IMRAN KHAN: Thank you very much.

INSKEEP: And I just want to note, this story will be new, I think, to people in the United States. We've certainly been absorbed with our own politics. So can you just tell us from the beginning, how did people come to protest? What are they protesting about?

KHAN: Well, there was no real spark for this. And this is the most interesting thing. On Tuesday, what happened was there was a very, very small protest from a few very young people who went to Tahrir Square, which is the central square in Baghdad. And it was very quickly broken up. But then there was a call on social media made by these young people. There was only a few of them. And people heeded the call. And by about 3 o'clock local time, there were thousands of people in Tahrir Square. It surprised the government. It surprised the military. It surprised everybody.

Now, the military then on Tuesday tried to crack down as hard as they could, try and disperse the protesters. They used live fire. They used water cannons and tear gas. That angered the people even more. And they decided that they wanted to come out in larger number. On Wednesday, the Iraqi army threw around a ring of armor around Tahrir Square. And a curfew then took place around 5 a.m. local time in the early hours of Thursday morning. But people have been defiant. People are out on the street.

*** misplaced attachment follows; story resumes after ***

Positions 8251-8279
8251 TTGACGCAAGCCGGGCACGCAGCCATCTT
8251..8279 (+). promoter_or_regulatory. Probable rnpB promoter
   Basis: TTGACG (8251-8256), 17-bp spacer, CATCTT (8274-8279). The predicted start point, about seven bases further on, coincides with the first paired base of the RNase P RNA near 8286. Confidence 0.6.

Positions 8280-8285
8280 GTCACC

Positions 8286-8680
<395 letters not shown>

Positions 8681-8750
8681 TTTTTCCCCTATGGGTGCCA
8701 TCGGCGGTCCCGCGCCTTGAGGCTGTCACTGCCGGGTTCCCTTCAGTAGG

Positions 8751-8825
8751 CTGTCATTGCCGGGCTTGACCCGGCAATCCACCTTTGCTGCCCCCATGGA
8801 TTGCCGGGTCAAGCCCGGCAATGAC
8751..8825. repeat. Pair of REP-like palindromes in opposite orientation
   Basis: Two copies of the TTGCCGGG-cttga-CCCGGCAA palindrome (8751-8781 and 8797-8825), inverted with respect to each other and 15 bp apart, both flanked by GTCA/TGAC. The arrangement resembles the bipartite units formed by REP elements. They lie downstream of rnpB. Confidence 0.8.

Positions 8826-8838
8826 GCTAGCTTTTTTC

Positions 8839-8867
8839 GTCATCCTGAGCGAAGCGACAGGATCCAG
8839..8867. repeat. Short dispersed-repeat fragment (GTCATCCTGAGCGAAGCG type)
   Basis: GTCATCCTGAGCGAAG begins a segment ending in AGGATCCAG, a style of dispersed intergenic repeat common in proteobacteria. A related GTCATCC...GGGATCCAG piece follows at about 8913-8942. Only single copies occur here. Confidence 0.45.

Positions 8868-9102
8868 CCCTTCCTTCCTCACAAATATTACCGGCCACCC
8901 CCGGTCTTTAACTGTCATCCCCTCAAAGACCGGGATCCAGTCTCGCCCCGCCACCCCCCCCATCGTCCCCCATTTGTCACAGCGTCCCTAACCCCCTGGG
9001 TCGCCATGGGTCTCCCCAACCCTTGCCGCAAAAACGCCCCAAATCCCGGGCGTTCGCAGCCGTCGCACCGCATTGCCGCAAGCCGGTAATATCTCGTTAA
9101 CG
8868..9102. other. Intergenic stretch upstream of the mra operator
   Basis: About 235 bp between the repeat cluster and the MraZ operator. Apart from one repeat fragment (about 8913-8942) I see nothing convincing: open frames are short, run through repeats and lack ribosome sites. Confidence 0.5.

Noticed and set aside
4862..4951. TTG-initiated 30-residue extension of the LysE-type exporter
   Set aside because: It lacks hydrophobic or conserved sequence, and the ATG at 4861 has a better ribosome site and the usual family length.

I'm speaking to you right now from a military checkpoint. We did have permission to be out in the streets to get to our office. However, we've been detained here whilst I'm speaking to you right now. And it just goes to show you how suspicious the army is of any movement on the streets. And I have to say, this is like locking down Washington, D.C. It's like the American government shutting down Washington, D.C.

INSKEEP: I want to be sure of your condition, Mr. Khan. When you say you've been detained, do you mean you're just being held up? Or they're actually - like, you're in custody?